By Paul Dale
Considerable controversy and misinformation has developed regarding escapement goal measures for late run Kenai River king salmon. Numerical restatement of the sustainable escapement goal was established by Alaska Department of Fish and Game staff and peer reviewed. It was introduced to the public at an Upper Cook Inlet Task Force meeting, and then adopted by the Board of Fisheries with a unanimous vote to make no changes to the late run king salmon management plan for 2013.
The board chose to leave the department sufficient flexibility and authority to manage the commercial, subsistence, sport and personal-use fisheries with their existing plans. In March 2014, the board will be conducting its triennial review of Cook Inlet salmon fisheries, which encompasses all aspects of management, including allocations.
Claims of Board of Fisheries member Vince Webster’s role in reckless reduction of escapement goals have no basis in fact or science. The numerical restatement from a lower end of 17,800 to 15,000 and an upper end from 35,700 to 30,000 is reflective of Fish and Game’s change to newer, more-accurate DIDSON sonar fish-counting devices. These new sonars replaced traditional, less-effective split-beam sonars that did not cover the depth and width of the river as well as the new equipment. There is widespread agreement that the previous sonar was significantly undercounting fish passages, complicating in-season management.
After last year’s disastrous season, the final escapement count was 27,710 fish — 12,710 kings over the newly revised escapement goal. Of a total run of 28,550 kings, set-netters took only 484 fish, or 1.6 percent of the run. Despite the hue and cry for drastic conservation measures regarding Kenai kings, it is noteworthy that the escapement goal for kings has been met in every one of the past 25 years, and exceeded the upper end in 17 of those years.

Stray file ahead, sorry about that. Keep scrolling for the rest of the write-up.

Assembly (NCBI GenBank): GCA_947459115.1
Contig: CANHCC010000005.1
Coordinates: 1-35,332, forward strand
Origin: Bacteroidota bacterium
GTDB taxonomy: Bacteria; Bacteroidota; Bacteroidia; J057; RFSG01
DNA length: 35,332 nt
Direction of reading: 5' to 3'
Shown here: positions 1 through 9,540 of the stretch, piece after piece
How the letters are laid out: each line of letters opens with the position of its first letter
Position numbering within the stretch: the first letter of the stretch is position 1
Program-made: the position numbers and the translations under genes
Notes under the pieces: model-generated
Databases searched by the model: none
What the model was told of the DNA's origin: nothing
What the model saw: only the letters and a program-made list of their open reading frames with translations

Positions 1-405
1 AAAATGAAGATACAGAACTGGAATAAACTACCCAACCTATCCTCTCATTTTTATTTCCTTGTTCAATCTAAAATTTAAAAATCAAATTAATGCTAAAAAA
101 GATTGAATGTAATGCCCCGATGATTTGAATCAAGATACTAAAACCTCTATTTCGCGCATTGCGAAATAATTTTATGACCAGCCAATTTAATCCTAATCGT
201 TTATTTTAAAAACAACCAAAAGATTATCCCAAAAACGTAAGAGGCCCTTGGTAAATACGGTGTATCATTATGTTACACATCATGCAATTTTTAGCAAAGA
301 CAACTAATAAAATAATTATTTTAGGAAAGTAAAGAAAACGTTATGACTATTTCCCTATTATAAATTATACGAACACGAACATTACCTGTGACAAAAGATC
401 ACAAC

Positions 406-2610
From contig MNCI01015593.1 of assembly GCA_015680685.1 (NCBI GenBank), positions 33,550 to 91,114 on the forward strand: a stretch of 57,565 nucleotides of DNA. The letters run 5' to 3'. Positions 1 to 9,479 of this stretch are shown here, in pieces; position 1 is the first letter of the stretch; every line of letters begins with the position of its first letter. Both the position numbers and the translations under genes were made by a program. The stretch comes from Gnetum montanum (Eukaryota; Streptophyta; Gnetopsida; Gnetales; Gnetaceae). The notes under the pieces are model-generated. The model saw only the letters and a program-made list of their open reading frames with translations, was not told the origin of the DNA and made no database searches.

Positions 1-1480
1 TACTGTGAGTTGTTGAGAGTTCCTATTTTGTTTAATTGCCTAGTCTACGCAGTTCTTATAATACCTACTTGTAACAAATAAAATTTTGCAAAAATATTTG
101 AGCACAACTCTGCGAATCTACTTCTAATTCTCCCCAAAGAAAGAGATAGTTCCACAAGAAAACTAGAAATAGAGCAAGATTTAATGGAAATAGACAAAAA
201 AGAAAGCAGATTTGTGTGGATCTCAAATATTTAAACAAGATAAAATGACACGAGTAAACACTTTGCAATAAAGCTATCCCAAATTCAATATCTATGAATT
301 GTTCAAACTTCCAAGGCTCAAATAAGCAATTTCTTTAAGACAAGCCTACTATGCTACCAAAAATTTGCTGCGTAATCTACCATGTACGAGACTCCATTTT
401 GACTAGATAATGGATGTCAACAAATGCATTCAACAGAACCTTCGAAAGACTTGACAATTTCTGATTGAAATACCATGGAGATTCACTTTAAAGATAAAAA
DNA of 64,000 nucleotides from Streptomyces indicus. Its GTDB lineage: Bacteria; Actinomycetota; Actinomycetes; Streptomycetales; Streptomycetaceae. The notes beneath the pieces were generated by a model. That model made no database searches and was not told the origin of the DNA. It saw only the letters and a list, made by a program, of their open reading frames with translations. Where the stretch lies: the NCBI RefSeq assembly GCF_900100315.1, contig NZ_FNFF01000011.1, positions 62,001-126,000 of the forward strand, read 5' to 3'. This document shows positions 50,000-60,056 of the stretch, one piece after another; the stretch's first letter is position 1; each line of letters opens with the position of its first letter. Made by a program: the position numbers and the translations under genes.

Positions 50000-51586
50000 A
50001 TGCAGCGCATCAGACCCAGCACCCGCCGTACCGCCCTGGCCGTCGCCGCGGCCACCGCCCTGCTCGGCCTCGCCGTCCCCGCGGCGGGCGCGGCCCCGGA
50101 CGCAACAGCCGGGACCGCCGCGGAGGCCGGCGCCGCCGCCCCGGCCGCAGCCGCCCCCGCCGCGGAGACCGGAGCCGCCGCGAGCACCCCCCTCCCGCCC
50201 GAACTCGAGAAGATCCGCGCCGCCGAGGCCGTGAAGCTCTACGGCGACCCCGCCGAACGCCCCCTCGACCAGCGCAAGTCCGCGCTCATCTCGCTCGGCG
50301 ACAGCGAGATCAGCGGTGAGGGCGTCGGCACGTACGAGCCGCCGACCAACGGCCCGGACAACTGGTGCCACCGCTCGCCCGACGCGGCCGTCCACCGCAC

The task force did not agree on any specific plans for different management of kings for 2014. That should come as no surprise to anyone, nor be considered an indictment of the process. Kevin Delaney, KRSA’s paid consultant, and a task force member was quoted, “You know, I think I’ve been doing this since 1976. Today was the most interactive, productive discussion I’ve ever seen hosted on this. Honest to God, people did a great job.”
Local participants agreed, the dialog was unprecedented and the information made available to the task force by Fish and Game was very illuminating. The week prior to the April 8 legislative vote on the Webster appointment, the Alaska Salmon Alliance directed a letter to Karl Johnstone, chair of the Board of Fisheries, which included appreciation of the task force leaders, Tom Kluberton and Vince Webster.
Within 24 hours, Mr. Johnstone responded with clarifications. He noted, “By law, Fish and Game was solely responsible for setting the new SEG escapement goals. … The vote of the Board was simply to continue the current management plan which by necessity had to include the escapement goals established by the department.” Johnstone concluded by saying that, “It is likely the subject of escapement goals will be revisited during the Upper Cook Inlet meeting in 2014.”
There is nothing in this, or any previous record, that would cause us to think less of Mr. Webster. He represented Alaskans honorably for six years and was willing to serve another three. KRSA has purposefully distorted facts to cause his rejection, and did so only to further their interests in salmon allocation at the 2014 Board of Fisheries meeting.
That Mr. Webster cannot continue his service is a loss not only to the fishing community, but a loss to a system intended to fairly represent all Alaskans and the fisheries they enjoy and depend upon.
Regarding the vote, Gov. Sean Parnell was quoted that, “It is disappointing, discouraging and disheartening when bad information or politics prevent a qualified Alaskan from serving our state.”
We couldn’t agree more.
Paul Dale, of Kenai, is president, Snug Harbor Seafoods, Inc., and the Alaska Salmon Alliance.
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